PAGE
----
As we look at each of these seven letters, see if any the shortcomings and successes are reflected in your own life.

Obey. What is God asking me to do?

Repent. How have I failed to obey what God is asking me to do? Confess those failures to God and ask for his forgiveness.

Believe. Which of God’s promises would I need to believe in order to obey and share what I have read?

Share. What can I share and with whom can I share it?

Final Prayer. Pray for the faith to believe the promises of God so that you might obey and share what you have learned.

Amos 8:1-14

Pray. Ask the Holy Spirit to help you understand what you are reading.

Read. Read the passage slowly either alone or in a group and answer the following questions:

Listen. What is the passage saying? What are the main points? You can use the following background to help you understand the main points of this passage.

Background. The opening of this chapter needs some explanation which might not be gleaned just by reading it.

[ESV Study Bible Notes p. 1672

“8:1-2 The Hebrew terms for summer fruit (gayits) and for end (gets sound alike. In Hebrew literature this kind of wordplay is very common. Beyond this, ‘summer fruit’ did signify the last of the harvest. See Jer. 8:20:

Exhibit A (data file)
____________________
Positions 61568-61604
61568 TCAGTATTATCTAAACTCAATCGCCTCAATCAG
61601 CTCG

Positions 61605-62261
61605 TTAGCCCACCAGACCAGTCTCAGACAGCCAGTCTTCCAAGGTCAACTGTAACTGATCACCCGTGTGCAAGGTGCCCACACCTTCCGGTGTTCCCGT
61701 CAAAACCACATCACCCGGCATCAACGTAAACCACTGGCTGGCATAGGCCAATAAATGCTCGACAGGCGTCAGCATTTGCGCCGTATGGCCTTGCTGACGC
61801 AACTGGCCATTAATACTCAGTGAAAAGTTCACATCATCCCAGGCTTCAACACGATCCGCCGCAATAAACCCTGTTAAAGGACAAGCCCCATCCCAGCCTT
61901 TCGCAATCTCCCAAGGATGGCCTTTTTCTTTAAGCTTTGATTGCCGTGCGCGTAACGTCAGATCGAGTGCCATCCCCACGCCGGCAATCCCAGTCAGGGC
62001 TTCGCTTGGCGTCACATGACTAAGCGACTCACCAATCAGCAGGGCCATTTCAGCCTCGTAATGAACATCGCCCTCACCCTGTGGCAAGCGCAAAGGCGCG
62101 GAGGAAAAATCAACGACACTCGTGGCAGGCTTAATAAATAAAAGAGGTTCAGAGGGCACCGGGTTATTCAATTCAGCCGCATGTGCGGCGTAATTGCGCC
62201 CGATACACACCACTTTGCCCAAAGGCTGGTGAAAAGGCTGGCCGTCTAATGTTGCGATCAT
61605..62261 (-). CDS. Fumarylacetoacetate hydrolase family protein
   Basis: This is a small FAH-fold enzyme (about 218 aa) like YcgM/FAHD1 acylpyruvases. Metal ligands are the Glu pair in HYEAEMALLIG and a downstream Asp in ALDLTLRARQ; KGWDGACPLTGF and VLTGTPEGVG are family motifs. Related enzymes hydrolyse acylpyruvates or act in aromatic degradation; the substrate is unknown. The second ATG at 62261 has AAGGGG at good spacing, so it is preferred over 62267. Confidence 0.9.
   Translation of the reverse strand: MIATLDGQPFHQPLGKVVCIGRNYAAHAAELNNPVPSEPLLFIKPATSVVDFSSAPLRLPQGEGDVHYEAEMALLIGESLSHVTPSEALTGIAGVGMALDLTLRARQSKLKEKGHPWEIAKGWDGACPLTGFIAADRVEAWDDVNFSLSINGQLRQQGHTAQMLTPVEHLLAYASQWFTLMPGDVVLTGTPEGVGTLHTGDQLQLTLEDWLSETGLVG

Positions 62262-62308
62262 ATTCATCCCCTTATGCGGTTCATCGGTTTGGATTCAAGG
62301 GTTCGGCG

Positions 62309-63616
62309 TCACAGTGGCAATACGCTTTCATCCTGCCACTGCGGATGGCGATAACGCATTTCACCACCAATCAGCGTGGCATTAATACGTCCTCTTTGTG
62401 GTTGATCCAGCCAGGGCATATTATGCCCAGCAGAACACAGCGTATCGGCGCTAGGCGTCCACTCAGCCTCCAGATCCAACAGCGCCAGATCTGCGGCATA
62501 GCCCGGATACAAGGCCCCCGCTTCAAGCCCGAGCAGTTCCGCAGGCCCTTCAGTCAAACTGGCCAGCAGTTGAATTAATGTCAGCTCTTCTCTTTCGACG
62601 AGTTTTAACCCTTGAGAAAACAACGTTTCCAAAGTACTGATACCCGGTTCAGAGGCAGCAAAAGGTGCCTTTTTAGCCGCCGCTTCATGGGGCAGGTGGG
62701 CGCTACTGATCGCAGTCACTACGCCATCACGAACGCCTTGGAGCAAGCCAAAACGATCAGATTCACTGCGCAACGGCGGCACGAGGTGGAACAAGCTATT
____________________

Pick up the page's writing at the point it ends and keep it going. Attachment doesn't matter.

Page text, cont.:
‘The harvest is past, the summer is ended.

and we are not saved.’

The long summer of God’s patience has finally come to an end, and there has been no harvest of repentance.”]

[The word temple used in verse three can be translated also as palace. There was only one temple and that was in Jerusalem and not in Israel. Perhaps “palace” would be a better choice because what was practiced in Israel’s places of worship was idolatry. – j.t.]

The NIV translates the first verses thusly:

“This is what the Sovereign LORD showed me: a basket of ripe fruit. ‘What do you see, Amos?’ he asked.

‘A basket of ripe fruit,’ I answered.

“Then the LORD said to me, ‘The time is ripe for my people Israel; I will spare them no longer.